Sunday, October 14, 2012

The Ten Commandments of Gun Safety

Carroll County Times

1. Treat every gun as if it were loaded;
2. Watch the muzzle, and keep your safety on until it’s time to shoot;
3. Unload your gun when it is not in use and keep the action open;
4. Be sure of your target before you pull the trigger;
5. Never point a gun at anything you don’t want to shoot;
6. Never climb a tree or fence or jump a ditch with a loaded gun;
7. Never pull a gun toward you by the muzzle;
8. Never shoot a bullet at a flat, hard surface, or at water and always be sure of a safe backstop;
9. Store guns and ammunition separately, beyond the reach of children;
10. Never mix gunpowder and alcohol.

This is not brain surgery. You don't need a brain like Stephen Hawking to understand this. This is basic common sense. Even the more commonly cited 4 Rules of Gun Safety contain no secrets. They list common-sense ideas that should go without saying, that should be obvious to anyone with half a brain.

But, unfortunately, incidents happen every day in every city which seem to indicate that some gun owners don't even have the minimum amount of good sense they'd need to operate guns safely and, to make matters worse, they have not learned and followed the Rules or the Commandments. 

That's why One Strike You're Out is so important. How else can we identify these unfit gun owners? We can't test them for common sense or basic intelligence, the NRA and gun-rights activists would never allow that. No, unfortunately, we cannot anticipate these things. But, when someone proves themselves to be in violation of the safety rules which should be obvious to anyone, they should lose their gun rights.

What's your opinion?  Please leave a comment.


21 comments:

  1. Since this is the only right that you want people to lose when they screw up, I see your begging as a distortion of reality.

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    1. It's no more a right than your right to own a pair of scissors is.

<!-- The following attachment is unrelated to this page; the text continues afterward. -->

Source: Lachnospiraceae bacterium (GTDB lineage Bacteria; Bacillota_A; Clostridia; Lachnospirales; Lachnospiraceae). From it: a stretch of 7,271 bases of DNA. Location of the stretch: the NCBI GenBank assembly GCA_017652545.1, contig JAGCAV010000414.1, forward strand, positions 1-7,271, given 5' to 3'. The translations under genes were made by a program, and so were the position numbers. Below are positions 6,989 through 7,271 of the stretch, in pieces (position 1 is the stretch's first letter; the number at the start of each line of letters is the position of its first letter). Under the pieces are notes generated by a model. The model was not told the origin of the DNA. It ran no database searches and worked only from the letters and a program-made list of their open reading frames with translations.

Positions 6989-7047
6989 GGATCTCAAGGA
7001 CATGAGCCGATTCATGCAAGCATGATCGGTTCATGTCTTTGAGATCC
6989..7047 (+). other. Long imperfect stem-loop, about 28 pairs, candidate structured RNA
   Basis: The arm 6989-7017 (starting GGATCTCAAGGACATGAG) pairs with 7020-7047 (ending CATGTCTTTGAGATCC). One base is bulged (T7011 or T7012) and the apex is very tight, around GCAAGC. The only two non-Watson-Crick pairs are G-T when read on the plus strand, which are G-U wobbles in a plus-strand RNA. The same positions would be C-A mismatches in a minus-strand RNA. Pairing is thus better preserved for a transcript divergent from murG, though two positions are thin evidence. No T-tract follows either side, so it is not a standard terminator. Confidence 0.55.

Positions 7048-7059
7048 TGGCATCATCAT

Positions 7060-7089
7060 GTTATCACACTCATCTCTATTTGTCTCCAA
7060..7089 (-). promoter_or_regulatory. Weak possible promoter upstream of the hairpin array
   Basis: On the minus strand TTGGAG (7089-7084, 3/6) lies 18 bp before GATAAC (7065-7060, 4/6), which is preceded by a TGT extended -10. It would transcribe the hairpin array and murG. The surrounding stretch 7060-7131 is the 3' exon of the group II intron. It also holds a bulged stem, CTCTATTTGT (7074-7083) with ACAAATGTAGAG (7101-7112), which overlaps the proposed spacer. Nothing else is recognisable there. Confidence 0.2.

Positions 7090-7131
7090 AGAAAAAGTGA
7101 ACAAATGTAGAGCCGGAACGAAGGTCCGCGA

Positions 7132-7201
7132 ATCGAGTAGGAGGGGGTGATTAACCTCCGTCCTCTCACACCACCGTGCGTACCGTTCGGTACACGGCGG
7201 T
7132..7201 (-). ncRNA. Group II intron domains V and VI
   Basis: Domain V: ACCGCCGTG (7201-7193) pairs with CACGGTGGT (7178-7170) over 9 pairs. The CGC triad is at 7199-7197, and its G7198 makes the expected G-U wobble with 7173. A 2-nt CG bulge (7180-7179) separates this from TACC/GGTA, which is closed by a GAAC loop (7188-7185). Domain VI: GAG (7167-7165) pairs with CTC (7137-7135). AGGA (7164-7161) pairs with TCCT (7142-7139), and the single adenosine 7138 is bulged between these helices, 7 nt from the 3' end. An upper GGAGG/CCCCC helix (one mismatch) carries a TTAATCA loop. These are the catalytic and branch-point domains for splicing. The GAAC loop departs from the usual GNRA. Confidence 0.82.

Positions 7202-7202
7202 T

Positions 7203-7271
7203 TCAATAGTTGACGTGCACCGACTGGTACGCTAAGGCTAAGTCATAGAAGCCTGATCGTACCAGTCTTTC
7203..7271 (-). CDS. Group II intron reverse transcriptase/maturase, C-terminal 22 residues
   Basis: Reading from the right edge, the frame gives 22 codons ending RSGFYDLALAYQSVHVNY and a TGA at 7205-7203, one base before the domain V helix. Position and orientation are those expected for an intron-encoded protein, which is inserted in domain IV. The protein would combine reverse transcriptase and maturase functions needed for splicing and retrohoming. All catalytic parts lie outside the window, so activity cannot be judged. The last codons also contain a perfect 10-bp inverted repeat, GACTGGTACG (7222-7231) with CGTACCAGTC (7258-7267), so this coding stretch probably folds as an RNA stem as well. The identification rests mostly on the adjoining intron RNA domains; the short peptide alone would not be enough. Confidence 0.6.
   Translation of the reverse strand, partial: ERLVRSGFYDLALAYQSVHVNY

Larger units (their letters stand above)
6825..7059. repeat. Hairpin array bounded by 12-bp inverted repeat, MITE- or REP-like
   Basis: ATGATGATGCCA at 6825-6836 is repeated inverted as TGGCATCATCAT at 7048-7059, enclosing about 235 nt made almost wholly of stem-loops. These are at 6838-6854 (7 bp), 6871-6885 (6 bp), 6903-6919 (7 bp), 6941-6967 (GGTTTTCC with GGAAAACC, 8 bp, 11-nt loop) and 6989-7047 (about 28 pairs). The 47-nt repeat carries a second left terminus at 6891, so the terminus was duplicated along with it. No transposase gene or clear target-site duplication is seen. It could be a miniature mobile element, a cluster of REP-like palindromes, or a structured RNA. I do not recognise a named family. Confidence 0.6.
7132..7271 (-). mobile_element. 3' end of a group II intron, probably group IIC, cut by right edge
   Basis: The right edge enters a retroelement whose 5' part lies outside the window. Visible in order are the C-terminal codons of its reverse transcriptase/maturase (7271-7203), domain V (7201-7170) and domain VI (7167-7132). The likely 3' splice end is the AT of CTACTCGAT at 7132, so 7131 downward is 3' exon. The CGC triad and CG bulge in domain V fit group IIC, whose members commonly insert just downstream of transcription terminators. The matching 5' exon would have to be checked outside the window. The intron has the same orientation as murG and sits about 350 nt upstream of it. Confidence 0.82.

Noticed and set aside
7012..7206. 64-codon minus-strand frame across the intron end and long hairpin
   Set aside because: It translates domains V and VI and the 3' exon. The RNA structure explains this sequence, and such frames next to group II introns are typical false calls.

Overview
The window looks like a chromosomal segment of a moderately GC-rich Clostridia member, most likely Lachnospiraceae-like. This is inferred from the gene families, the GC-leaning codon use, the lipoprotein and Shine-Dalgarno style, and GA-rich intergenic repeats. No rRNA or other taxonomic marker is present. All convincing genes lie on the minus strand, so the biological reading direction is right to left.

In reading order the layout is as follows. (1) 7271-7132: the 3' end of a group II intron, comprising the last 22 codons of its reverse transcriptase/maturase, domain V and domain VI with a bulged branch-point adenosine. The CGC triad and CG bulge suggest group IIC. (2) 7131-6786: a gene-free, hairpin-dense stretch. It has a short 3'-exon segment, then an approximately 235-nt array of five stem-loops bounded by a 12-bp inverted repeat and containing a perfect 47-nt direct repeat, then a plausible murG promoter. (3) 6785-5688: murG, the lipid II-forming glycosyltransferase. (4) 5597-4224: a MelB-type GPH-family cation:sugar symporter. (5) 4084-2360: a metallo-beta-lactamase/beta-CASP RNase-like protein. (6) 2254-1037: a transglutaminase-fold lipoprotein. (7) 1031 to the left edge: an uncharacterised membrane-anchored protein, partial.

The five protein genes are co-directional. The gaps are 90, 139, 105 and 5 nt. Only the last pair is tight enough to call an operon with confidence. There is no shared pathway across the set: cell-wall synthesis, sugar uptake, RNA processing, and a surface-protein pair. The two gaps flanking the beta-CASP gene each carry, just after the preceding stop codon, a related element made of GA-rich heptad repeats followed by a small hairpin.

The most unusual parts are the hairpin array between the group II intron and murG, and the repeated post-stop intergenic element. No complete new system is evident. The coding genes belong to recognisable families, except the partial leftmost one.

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    2. And why is that not a right? I have the right to own property. Scissors comes in under that category. As long as I harm no innocent person with scissors, you shouldn't be able to stop me from having them.

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    3. It's not a right because the Constitution specifically says that guns are a tool of a well-regulated militia. You are trying to ignore your obligations under the well-regulated clause of the second amendment.

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    4. Notice how the independent clause of the sentence is the one that says, "the right of the people to keep and bear arms shall not be infringed." Not the right of the militia or the state. The people. The dependent clause creates no obligations. It's the explanation for why the amendment was seen as necessary, but that's all.

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    5. You have a right to own a pair of scissors. You do not have a Right to own a gun, in spite of the bastardization of the 2A in recent decades.

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    6. On what ground do I have a right to a pair of scissors, but not a gun? Oh, yes, you don't like guns.

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  2. Makes sense to me. There are so many morons whose IQ = caliber of firearm. I'd say we need the death penalty for accidental death with a gun.

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  3. R U Stuupid? Run Forest Run!!!

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  4. Right to life versus right to bear arms? You make the call...

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    Replies
    1. One right supports the other.

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    2. Tell that to Trayvon Martin, Camp.

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    3. Fortunately, I can't. The evidence points to an angry and possibly under-the-influence teenager who attacked the resident of a neighborhood. Your side loves to defend thugs. That's one of many reasons that you're losing.

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  5. That crazy pastor, Terry Jones, is a good example of someone who shouldn't be allowed to carry a weapon, after accidentally discharging it in his car.